The Seahawks/Redskins game left me with a number of observations, mostly positive. However, there are a few scenarios that simply left me baffled with the Redskins ball club. Let’s start with those…
I’m really puzzled at who is actually in charge in DC because it certainly doesn’t appear to be Shanahan. In his post-game interview, RG3 made 2 telling statements regarding who is really in charge on the Redskin team.
- “I’m the quarterback of this team,” Griffin said. “My job is to be out there if I can play. … I don’t feel like me being out there hurt the team in any way. I’m the best option for this team, and that’s why I’m the starter.”
- He was then asked what would his reaction have been had Shanahan pulled him against his will for Kirk Cousins. His answer? “I probably would have been right back out there on the field,” he said. “You respect authority and I respect Coach Shanahan, but at the same time you have to step up and be a man sometimes, and there was no way I was coming out of that game.”
Either Robert Griffin the Third believed all the hype and praise heaped on him throughout the regular season made him the expert or Shanahan never utilized his authority at any time since drafting him. You don’t get this far into the post season race with this being the first indicator that the coach doesn’t have his hand on the wheel. Imagine Russell Wilson making a statement like this… yeah, I can’t either. One of the hallmark components of a champion is humility, something RG3 seems to lack and something RW3 has in abundance.
Secondly, who’s asleep at the switch with the field condition? I watched the Mike Robinson cell phone video of the field during the Seahawk walk through and found it appalling, not only the dirt, but the divots and holes in the field. And this isn’t an observation about the Seahawks, but about the field in general. Why would you ask your own players to play on that nonsense? Why would you spend all that money on RG3 and then give him that crap surface to play on? And he wasn’t the only Redskin player that had leg issues… A quick check of the Redskins 1/4/13 injury report, showed 11 of 15 players had foot, ankle or knee injuries. Coincidence?
Perhaps because of this field? This picture was seen on the internet post game showing the comparison between the Redskins and Ravens field just a few miles apart. (Redskins on the right, Ravens on the left) I submit that if owner, Dan Snyder, was concerned enough to travel to Florida with his star QB to get the scoop on his knee, perhaps he should have been concerned enough not to send him out to play in an eroded cow pasture to begin with!
Enough about the Redskins. Now Seahawks!!
So proud of our team for winning yet another road game! So proud of our Hawks for coming back from 14-0 and shutting down the Redskins for the next 3 quarters! There are too many players to mention and I think that’s a great sign that the Hawks are not one dimensional or overly reliant on one player! Lots of weapons, lots of energy!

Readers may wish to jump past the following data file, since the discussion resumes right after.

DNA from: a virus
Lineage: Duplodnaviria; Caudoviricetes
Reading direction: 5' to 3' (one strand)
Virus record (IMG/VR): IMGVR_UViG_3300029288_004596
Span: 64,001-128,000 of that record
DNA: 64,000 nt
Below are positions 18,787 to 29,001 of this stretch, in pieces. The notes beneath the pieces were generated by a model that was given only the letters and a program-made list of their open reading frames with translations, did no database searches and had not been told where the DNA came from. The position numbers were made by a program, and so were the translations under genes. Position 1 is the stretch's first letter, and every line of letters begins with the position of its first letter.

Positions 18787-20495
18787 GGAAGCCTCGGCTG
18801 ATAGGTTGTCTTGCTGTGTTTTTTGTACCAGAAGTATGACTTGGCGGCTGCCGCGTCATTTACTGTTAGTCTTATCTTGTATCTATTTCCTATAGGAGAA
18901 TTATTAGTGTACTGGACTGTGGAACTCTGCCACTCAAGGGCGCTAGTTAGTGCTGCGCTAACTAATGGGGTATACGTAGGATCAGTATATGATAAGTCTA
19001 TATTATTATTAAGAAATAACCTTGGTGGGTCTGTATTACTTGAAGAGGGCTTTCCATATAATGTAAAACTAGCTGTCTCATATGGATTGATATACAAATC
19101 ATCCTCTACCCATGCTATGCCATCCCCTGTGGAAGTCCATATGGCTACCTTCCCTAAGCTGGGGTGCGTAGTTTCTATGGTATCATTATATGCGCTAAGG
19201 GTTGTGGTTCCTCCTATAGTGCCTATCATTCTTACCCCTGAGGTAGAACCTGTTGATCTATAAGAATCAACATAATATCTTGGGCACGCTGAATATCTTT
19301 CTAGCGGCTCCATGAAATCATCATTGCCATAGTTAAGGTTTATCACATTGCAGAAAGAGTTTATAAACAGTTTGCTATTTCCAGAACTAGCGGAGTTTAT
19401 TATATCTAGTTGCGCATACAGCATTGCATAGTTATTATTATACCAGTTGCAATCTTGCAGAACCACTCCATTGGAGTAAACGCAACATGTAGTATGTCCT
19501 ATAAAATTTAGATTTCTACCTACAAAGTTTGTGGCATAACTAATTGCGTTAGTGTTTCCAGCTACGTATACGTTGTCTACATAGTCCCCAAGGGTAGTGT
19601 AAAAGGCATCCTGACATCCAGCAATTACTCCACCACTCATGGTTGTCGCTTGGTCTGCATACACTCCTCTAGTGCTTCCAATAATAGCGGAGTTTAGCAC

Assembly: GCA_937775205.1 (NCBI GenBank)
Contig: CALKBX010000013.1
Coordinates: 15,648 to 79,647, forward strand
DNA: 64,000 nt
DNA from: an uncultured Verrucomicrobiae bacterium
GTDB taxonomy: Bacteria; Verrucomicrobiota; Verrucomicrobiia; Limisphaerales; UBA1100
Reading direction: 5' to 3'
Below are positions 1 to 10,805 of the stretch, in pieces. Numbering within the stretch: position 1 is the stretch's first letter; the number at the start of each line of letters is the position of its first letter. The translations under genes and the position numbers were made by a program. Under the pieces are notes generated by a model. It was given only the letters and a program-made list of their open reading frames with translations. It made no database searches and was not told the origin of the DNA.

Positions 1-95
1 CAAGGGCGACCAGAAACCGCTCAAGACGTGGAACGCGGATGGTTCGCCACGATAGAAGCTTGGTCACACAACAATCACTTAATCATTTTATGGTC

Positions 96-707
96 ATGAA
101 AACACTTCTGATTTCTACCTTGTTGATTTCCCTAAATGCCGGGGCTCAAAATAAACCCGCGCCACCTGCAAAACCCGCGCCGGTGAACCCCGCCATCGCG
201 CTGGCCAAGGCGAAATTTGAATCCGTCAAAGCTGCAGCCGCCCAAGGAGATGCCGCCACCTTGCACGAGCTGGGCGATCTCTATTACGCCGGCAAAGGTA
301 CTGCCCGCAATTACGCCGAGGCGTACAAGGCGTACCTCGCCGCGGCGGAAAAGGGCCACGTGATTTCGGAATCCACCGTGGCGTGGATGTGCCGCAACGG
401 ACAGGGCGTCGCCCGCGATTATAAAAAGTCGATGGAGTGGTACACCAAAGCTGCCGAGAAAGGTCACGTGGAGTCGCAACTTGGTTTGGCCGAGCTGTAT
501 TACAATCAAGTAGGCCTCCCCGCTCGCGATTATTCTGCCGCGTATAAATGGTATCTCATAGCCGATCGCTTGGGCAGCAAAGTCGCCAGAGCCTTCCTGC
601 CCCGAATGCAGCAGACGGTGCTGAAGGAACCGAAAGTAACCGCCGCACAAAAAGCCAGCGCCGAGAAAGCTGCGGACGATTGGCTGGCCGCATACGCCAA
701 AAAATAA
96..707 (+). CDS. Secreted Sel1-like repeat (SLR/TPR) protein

I think the single most important component to this game is one that we’ve seen all year. I asked Pete Carroll about it midseason and you can read his answers here. I’m referring to the ability of the Seahawks to make adjustments. It hasn’t been that long ago that we had a Hawks team that seemed to script the entire game and either couldn’t implement adjustments or made them too late in the game to win. The fact that this team can make them throughout the game, not just at halftime, is a testament to the coaching staff and bodes well for their plans to continue through the playoffs.
Just a quick note to acknowledge the contributions of Chris Clemons and Steven Hauschka this season. Both were injured in the cow pasture at Fed Ex field and moved to the Injured Reserve list. Additional thanks to Jon Ryan for stepping up to do kick offs. Our special teams squad has been amazing this year!
Off to Atlanta!
The Seahawks did it again. The made sure that they at least have a solid chance at making the playoffs. All they have to do is win one of their remaining two games against San Francisco and St. Louis. And if Seattle is able to beat Saint Harbaugh and Arizona beats San Francisco in the final week with Seattle winning out , the Seahawks are the NFC West division champs. Basically the situation is in flux and very fluid at this point. Chance of playoff berth is high, with a smaller chance of division championship. Either way, Seattle would be playing in the first week. It’s just whether it’s home or away.
I know everybody not in Seattle has their panties in a twist over “douche” “idiot” Pete Carroll “running up the score” on poor little Buffalo, but I’m going to be covering that in another piece. For now, I’ll just say there were two other games, both shut-outs, on the same day that higher spreads in the score. Food for thought.
Onto some more meaningful thoughts. First, why the hell does Pete Carroll keep starting Leroy Hill over Malcolm Smith? Maybe there is a reason. I don’t know what it is, but I’d really like to hear it. With Hill on the field, I feel like the opportunity for the opponent to open up a big play is greatly increased (ex. CJ Spiller’s touchdown run). Smith is a better tackler, a headier player, and is able to back up his team mates. Hill often times looks lost and has an uncanny ability to get run over.
Russell Wilson continues to grow and lead the team. It is clear that Pete Carroll made the correct choice for quarterback. I wish he’d have opened the playbook up sooner, but nothing can be changed now. I just hope Seattle’s success continues into next season. The NFC West is getting much stronger and Arizona could resurge without much changing.
Marshawn Lynch is a stud. I wish Wilson had shared some of his rushing touchdowns with Lynch because it would have helped me in the fantasy playoffs. Now I have to hope that Shonn Green somehow scores 20 points tonight against the Titans. With Lynch able to get rest and Robert Turbin able to step in for the second half of the last two games, it means Lynch will be rested for the 49ers and hopefully the playoffs.